A home inspection will inform you as the potential buyer of the current condition of the log cabin and assure you that it is ready to occupy.
Your log home is a major investment and whether you plan to live there forever or move on in a few years, you certainly don’t want any unexpected problems cropping up to surprise you down the road.
As a log cabin buyer you need to exercise extra due diligence and that’s why hiring a certified inspector makes sense. You can get a quick idea of the overall condition of the cabin on your own with our short inspection checklist or do a thorough job with our comprehensive checklist.
New log homes receive a certificate of occupancy from the local building inspectors, but while this ensures that building codes have been adhered to (at least for the most part – building inspectors are not infallible, nor do they have unlimited time to fully inspect every detail), building codes are the bare minimum standard.
In addition, there may be issues or shortcomings that can cause you problems but that are not necessarily code violations and so would not have been caught by the building inspectors but would be checked by a cabin inspection. Our page on cabin exterior inspection tips offers a closer look at critical areas to investigate.
Most new cabin construction will offer a warranty period for the new owners, but there may be items not covered by the warranty or there may be limitations on the warranty.
What’s the difference between a home inspector and a building inspector?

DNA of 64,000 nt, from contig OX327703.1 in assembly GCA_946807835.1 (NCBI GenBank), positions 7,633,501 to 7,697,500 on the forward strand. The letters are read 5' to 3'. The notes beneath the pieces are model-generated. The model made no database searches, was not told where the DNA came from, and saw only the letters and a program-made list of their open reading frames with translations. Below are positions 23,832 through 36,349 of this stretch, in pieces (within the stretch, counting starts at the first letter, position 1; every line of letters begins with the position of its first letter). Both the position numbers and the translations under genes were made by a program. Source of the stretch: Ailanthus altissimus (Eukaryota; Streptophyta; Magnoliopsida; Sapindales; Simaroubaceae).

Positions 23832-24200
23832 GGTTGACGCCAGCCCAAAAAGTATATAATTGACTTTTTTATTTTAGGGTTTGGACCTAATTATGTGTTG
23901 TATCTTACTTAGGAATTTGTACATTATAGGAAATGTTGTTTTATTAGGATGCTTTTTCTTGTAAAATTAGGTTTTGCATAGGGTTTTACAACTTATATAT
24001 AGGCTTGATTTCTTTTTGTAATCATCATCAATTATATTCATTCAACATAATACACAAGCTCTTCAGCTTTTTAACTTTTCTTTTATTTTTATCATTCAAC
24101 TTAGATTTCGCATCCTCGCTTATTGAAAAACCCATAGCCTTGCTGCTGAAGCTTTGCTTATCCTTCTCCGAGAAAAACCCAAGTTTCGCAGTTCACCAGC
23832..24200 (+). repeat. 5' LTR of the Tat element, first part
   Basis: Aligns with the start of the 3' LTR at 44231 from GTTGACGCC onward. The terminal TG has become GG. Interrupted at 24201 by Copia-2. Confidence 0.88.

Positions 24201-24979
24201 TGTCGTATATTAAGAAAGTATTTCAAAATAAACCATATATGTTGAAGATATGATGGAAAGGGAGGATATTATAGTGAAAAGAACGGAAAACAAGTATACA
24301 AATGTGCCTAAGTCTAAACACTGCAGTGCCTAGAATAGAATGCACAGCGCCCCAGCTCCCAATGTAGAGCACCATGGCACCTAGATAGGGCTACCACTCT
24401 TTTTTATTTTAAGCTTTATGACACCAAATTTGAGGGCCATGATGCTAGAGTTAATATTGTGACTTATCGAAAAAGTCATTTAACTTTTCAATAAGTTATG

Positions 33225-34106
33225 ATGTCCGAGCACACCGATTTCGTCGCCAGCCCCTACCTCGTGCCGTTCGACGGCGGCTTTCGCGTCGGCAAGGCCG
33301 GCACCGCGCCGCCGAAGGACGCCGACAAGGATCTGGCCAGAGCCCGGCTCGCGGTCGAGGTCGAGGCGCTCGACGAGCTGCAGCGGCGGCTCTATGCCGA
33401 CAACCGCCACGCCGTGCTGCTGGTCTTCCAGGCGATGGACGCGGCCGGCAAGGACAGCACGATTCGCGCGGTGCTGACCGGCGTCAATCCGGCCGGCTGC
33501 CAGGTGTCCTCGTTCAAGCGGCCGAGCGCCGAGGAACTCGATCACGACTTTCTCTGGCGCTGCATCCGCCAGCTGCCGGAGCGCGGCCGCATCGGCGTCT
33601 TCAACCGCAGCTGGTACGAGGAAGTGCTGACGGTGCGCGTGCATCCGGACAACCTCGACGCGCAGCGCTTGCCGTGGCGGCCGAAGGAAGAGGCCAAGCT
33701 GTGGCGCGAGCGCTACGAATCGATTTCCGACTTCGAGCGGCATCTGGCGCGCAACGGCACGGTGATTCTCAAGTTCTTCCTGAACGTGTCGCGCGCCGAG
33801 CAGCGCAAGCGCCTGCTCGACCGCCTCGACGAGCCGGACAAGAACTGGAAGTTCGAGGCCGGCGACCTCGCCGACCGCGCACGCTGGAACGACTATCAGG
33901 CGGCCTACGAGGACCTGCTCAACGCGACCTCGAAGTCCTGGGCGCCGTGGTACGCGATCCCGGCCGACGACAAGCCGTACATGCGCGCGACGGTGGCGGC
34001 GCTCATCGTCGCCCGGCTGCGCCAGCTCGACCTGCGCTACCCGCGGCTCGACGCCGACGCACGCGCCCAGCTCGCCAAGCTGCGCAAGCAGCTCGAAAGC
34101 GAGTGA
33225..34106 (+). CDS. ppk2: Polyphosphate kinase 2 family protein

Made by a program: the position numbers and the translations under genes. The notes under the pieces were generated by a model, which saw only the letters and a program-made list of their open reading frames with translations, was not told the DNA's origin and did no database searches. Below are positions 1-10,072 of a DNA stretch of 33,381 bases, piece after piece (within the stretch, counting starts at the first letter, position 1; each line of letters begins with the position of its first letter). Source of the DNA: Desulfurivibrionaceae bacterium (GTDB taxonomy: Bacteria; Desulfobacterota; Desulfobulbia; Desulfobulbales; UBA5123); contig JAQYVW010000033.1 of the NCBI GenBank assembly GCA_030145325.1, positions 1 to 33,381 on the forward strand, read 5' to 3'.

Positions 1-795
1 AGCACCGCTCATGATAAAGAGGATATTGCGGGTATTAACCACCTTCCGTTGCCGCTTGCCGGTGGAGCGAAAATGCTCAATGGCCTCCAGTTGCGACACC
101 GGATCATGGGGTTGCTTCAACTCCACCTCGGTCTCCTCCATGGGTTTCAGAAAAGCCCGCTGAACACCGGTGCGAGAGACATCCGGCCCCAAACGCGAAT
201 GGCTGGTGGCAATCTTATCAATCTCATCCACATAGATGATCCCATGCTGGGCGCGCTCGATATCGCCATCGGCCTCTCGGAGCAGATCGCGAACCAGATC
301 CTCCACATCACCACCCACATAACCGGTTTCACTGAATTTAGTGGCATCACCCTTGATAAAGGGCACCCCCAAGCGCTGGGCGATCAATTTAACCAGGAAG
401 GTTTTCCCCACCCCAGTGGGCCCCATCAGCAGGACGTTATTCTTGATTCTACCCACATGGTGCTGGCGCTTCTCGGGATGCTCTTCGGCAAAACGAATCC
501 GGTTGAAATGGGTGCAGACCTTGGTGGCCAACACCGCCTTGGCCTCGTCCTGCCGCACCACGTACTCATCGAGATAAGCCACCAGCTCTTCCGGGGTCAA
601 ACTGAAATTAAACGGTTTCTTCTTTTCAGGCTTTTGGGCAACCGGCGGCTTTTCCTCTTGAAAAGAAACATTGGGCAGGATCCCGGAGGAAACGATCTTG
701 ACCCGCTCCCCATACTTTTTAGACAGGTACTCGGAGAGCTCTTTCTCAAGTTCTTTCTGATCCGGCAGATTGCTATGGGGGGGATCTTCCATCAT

A home inspector is a private, certified individual who is hired by the potential buyer to watch out for the buyer’s interests while he conducts an independent home inspection.
A building inspector works for the local building code agency, usually city or county, and inspects the house during the construction process. Building inspectors ensure that the log home is built according to local building codes.
Typical inspections for a building inspector include:
What does an inspection involve?
A new cabin inspection is a visual, operational check of all the different components of a home. It is non-invasive, meaning that the inspector will not drill into walls, remove structures or damage the property in order to perform the home inspection.
What is included on the typical cabin inspection checklist?
The following list details many of the systems that are included:
A comprehensive report is provided following the visit, sometimes including recommendations for further evaluation by specialized inspectors, such as structural engineers, radon inspectors or mold mitigation specialists.
What are my options if the report turns up flaws? Generally, you have the following options to address any shortcomings:
What are the major problems that might raise a red flag?
The following issues are ones you want to address quickly or that might even lead you to back out of the deal.
How do I choose?
The best way to choose an inspector is to get referrals from family and friends who have used one and to ask them who they’ve had a good experience with. You should also ensure that your cabin inspector has:
Licensing or Certification Requirements vary from state to state but check for their license number on their cards or website.
Membership in a Professional Organization There are several national home inspector organizations such as:
No Conflict of Interest Don’t use an inspector who may stand to gain from the sale or cancellation of the sale of the log home. Be careful of who your inspector recommends for damage repairs. Use your professional home inspection to make your dream of log home living come true. If nothing else, your log cabin inspection will alert you to various maintenance issues for you to keep an eye on and areas to be improved.
This short inspection checklist will give you a quick idea of the cabin’s condition, while this comprehensive checklist covers the ground more thoroughly. A professional home inspection can reassure you that all systems have been checked over and that there are no major issues to be dealt with later on in your log home.